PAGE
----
EU-China Summit: The Quiet Turning Point + Antisemites of the World Unite
This “summit of choices” may mark the turning point that brings either a more constructive dynamic in EU-China relations, or alternatively, a new chapter of stronger divergence.
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Grzegorz (Greg) Stec, an EU-China analyst in the Brussels office of the Mercator Institute for China Studies (MERICS), wrote today’s recap of the first in-person summit between EU and Chinese leaders in four years. In 2023, Grzegorz was selected as one of Politico’s Power 40 top policy influencers in Brussels.
Over the last few years, EU-China summits have evolved from amicable meetings that set a cooperation agenda to pure damage-control mechanisms or platforms for direct communication between leaders. This summit was no different. And yet, we may return to it as a pivotal moment in EU-China relations.
The “summit of choices” label — as President Ursula von der Leyen dubbed the meeting during the press conference — captures well the state of EU-China relations. Brussels wants to change the relationship and address growing structural and strategic divergences. Beijing wants to prevent that change and stall the EU in its response for as long as possible. That mismatch was at full display at the summit, as shown by stark differences in the tone of post-summit readouts (Brussels; Beijing).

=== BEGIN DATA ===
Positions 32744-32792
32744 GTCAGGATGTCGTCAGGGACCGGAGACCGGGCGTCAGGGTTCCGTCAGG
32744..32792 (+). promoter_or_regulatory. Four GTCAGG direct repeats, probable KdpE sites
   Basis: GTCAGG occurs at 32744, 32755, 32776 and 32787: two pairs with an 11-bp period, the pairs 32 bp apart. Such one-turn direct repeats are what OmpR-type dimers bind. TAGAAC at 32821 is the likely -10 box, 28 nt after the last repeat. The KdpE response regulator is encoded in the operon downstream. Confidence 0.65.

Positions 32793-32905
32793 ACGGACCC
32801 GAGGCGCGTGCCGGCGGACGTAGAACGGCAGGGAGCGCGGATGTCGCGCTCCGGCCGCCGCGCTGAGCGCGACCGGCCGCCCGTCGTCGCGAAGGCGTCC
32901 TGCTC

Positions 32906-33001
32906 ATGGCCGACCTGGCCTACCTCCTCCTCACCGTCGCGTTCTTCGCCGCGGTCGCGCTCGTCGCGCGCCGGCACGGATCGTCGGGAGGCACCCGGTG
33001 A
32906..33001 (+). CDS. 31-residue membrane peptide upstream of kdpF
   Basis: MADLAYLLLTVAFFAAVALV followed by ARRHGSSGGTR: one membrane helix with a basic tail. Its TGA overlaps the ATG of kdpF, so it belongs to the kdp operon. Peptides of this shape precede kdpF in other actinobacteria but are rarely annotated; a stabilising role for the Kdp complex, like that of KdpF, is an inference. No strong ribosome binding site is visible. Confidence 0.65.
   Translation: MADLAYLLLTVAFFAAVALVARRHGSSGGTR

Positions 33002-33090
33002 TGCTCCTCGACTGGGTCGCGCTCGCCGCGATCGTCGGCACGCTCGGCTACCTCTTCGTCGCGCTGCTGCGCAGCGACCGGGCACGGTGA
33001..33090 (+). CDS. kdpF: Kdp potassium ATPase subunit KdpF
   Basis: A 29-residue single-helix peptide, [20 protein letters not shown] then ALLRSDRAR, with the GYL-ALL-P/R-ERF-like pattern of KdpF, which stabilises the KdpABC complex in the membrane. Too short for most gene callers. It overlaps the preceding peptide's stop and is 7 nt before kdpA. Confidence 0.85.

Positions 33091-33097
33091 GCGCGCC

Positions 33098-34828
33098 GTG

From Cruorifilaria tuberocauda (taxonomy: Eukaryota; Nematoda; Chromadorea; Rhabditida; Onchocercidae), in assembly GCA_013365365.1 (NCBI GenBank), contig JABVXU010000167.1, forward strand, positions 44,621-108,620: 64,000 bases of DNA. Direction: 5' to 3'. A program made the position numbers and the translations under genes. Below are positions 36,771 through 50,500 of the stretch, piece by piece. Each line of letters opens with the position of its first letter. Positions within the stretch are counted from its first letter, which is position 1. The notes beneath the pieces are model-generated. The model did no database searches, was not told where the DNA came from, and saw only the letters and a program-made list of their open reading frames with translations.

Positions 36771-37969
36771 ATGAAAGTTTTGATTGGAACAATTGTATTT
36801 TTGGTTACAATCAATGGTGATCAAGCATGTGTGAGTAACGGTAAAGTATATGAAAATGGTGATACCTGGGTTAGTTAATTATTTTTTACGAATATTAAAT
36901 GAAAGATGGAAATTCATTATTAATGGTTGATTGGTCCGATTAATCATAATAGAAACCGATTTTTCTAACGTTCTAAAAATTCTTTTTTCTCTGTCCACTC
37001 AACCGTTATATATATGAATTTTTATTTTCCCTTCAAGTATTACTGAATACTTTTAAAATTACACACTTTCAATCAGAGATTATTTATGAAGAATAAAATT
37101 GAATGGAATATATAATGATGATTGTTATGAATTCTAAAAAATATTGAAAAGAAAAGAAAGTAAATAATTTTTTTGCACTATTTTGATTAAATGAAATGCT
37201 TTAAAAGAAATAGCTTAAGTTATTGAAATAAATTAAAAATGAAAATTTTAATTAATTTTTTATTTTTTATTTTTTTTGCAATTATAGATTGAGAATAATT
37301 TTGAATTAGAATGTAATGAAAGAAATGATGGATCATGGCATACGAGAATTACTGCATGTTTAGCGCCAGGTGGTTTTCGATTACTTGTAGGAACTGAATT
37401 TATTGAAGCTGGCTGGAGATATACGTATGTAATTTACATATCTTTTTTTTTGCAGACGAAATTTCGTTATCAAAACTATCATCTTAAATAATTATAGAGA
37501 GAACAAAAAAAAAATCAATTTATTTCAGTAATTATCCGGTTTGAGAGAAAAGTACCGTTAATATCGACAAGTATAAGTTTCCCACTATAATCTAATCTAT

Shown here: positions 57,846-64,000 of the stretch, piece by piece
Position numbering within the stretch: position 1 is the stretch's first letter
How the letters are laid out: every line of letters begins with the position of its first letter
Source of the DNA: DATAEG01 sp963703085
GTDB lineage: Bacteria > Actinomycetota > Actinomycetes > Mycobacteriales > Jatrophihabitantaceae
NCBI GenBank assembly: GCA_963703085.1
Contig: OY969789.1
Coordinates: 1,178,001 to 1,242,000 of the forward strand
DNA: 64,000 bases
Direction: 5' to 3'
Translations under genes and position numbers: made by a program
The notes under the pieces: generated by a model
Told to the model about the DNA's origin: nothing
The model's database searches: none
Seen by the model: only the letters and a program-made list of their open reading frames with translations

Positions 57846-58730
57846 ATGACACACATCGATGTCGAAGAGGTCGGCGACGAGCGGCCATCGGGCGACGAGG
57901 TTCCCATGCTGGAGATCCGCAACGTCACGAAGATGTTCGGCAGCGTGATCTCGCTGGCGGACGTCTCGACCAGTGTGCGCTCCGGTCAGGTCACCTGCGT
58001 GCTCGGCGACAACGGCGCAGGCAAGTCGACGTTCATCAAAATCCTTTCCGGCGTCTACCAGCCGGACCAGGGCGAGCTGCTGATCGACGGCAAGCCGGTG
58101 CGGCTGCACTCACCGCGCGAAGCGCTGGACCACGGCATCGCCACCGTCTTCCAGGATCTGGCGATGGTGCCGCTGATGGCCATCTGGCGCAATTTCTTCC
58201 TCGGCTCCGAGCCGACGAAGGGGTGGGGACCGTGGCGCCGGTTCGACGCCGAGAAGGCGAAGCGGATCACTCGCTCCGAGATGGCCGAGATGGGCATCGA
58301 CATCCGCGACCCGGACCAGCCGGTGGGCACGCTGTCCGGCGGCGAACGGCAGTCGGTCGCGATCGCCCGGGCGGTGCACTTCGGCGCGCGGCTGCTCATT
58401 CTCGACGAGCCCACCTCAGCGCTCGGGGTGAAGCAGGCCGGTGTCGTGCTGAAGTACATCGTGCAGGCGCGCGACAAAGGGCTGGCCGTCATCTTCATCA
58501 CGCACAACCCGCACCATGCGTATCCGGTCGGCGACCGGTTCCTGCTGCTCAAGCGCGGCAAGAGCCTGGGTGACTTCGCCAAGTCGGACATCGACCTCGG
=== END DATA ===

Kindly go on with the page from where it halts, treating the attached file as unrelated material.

The tactical-level deliverables (like market access for cosmetics, medical devices, and selected agricultural products, the expansion of the Geographical Indicators list, and clarification of China’s cross-border data regulations) were pushed to Commissioner-Minister-level exchanges — leaving the summit focused on the big picture: structural and strategic divergences.
Brussels’s China agenda has four points:
Re-balancing the EU’s economic relationship with China — which implies enhancing market access, addressing Chinese subsidies, and preventing being flooded by China’s overcapacity exports (as that would distort the EU’s single-market competition);
De-risking the relationship without decoupling — which means avoiding exposure to critical vulnerabilities and weaponized dependencies, as exemplified by the Covid-19 pandemic and Russia’s energy blackmail following its invasion of Ukraine;
Supporting stability of the international order by getting China to adhere to international law — in the context of China as an enabler of Russia’s invasion of Ukraine, or tensions in the Taiwan Strait and South China Sea;
Finding “islands of opportunity” for constructive engagement — on issues of common concern like climate change, international debt restructuring, or progress on specific human rights files.
Beijing, in turn, is set on pursuing strategic stalling in relations with the EU to ensure that it can:
Prevent transatlantic alignment, which could increase containment pressure (including within the NATO framework);
Prevent the EU from implementing economic security and de-risking measures which threaten to limit China’s access to the EU single market;
Prevent export controls and other measures that restrict China’s access to European tech.
Indeed, the buildup to the summit featured several Chinese official statements — including from Xi Jinping, China’s top diplomat Wang Yi 王毅, and China’s Ambassador to the EU Fu Cong 傅聪 — communicating that Beijing wants to refocus on “comprehensive strategic partnership” with the EU. Their logic is that reopening and expanding channels of communication would help reestablish trust, put aside the term “systemic rivalry” used by the EU, and alleviate the need for de-risking.